q Tip Tuesday - Quilt as You Go Applique | Tourmaline & Thyme Quilts

Have you ever been in a hurry to make a quilt and wished there was a way to go even faster?

I have been there. I needed to get a quilt done quickly for Market and had lots of other projects on my plate. This particular quilt was small and fusible applique. Which meant it would go pretty quickly. But I wondered if there was a way to cut even that time in half.

That is when I decided to try something new – well at least new to me. I knew that I had to stitch around each applique after fusing to secure it. I don’t like leaving my quilt’s fate to fusible alone. I also knew I had to quilt it. In which case, I normally echo the applique and maybe do a little free motion in between.

That is when I go the brainy idea to skip the step of securing and jump right to quilting. But I would use the buttonhole stitch to do the quilting!

I can’t say this is totally novel. I believe that Jane Sassaman has a similar technique, though I haven’t ever tried it.

At any rate, here is the method I used.

  1. Make the quilt sandwich. Ensure the top is a little larger than needed as it will shrink a little with quilting.
  2. Trace a section of motifs onto the quilt top. (Transdoodle worked really well for this).
  3. Place the pieces in the right places.
  4. Fuse applique to the quilt top. (Note – do not use poly batting as it will melt)
  5. Use buttonhole or other decorative stitch around perimeter of the applique to secure them.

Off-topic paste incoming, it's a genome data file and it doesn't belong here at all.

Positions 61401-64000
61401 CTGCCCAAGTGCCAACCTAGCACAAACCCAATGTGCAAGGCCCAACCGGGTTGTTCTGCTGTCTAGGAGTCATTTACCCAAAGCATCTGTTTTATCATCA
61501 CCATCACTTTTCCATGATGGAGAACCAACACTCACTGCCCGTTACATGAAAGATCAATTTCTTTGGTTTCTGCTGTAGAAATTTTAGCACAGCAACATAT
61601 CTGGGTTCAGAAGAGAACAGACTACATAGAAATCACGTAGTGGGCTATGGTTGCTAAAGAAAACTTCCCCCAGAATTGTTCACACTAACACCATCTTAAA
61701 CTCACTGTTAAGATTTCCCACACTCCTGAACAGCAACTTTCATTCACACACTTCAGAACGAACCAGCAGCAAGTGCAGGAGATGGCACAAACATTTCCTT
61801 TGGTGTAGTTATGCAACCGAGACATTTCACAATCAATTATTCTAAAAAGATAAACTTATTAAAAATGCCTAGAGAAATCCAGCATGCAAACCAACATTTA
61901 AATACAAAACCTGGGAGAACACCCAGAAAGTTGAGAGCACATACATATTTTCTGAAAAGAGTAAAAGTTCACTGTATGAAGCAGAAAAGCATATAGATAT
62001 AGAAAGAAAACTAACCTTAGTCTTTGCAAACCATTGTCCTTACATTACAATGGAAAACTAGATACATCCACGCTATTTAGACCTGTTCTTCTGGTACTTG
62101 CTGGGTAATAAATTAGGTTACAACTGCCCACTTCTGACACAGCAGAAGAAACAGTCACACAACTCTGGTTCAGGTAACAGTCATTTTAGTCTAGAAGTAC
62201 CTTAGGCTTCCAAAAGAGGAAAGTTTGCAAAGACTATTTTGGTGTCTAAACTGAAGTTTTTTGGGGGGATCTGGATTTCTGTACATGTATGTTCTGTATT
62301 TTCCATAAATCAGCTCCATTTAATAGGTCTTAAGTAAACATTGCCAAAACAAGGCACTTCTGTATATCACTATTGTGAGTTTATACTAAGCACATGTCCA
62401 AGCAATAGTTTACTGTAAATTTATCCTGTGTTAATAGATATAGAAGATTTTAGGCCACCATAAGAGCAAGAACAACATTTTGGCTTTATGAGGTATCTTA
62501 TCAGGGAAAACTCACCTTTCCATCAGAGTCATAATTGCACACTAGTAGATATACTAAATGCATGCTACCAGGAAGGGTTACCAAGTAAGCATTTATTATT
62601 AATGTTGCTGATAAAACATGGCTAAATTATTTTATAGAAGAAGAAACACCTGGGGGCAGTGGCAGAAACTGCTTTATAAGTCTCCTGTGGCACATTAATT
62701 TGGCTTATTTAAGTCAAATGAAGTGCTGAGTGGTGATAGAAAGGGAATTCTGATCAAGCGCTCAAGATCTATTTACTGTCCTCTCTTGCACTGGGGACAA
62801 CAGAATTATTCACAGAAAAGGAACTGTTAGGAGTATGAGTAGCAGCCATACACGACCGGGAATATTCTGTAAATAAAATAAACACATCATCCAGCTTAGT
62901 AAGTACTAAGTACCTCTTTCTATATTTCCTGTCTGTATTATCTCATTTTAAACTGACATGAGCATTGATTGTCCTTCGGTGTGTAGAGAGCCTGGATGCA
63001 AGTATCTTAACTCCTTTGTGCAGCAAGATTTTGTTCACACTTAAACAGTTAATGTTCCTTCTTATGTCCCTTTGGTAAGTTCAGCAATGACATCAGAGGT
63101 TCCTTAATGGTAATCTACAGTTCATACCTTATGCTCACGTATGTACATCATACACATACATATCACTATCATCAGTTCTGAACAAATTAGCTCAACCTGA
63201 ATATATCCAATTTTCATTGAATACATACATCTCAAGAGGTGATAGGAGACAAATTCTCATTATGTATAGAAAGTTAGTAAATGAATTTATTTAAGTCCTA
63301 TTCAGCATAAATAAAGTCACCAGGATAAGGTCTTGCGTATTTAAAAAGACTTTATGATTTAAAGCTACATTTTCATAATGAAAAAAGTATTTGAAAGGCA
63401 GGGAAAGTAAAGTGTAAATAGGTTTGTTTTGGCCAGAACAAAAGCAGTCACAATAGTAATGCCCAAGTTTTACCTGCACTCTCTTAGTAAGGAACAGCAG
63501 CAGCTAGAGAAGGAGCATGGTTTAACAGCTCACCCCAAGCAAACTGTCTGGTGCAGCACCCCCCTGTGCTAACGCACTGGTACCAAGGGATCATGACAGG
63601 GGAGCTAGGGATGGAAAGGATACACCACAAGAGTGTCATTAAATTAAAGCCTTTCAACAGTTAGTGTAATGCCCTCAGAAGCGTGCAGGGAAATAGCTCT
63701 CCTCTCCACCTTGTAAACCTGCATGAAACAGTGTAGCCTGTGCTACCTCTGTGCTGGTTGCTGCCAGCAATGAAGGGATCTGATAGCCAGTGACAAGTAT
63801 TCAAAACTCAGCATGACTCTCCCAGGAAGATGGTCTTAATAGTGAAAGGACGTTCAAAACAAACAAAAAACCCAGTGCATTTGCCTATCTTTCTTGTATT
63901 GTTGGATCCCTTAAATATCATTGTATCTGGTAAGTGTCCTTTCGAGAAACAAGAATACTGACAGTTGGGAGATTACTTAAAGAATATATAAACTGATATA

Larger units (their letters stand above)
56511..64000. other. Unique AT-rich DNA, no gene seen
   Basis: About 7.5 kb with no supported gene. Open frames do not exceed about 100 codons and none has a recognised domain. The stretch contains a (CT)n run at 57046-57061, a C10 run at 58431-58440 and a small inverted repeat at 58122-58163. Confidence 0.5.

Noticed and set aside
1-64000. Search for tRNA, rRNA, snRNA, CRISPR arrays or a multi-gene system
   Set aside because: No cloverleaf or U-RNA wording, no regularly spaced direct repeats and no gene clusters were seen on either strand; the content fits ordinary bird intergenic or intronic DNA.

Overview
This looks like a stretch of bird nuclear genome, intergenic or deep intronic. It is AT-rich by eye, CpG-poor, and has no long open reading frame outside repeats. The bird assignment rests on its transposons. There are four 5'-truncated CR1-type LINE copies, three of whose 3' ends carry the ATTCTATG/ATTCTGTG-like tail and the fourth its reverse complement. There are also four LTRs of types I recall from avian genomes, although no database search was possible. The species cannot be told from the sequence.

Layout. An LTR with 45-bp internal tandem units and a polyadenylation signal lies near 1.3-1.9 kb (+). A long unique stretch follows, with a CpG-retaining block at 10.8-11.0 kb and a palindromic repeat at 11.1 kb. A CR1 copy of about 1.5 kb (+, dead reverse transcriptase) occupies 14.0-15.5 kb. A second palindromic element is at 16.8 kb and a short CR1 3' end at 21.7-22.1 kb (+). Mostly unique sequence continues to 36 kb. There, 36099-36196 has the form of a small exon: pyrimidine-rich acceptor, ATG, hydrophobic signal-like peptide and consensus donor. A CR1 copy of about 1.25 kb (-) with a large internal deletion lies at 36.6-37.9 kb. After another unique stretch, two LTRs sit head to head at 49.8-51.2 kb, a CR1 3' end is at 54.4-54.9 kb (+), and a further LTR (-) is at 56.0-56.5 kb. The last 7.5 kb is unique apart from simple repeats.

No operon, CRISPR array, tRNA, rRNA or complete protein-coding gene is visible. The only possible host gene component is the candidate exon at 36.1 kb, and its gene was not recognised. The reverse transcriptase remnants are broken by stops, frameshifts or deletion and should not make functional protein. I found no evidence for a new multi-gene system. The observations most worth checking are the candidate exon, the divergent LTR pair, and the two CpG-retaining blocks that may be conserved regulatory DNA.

6. Trace the next section of motifs.
  7. And repeat the process until all the pieces are added.
  8. Perform additional quilting if you would like. I stopped with just the perimeter quilting.
  9. Trim quilt and add binding.

The quilt was done in about half the time using this method, because I was doing half the stitching! Because the motifs were close together, I didn’t need to do any additional quilting. It had a nice loft to it. So, I really liked the texture.

Bespectacled (quilt shown) is 36-inch square. Its small size made it perfect for this experiment. I am definitely going to use this technique for other smaller projects to speed them up.

Maybe this will reduce the UFO backlog in my studio??

What do you think? Would you like to see a class on how to do this?

Happy Quilting!

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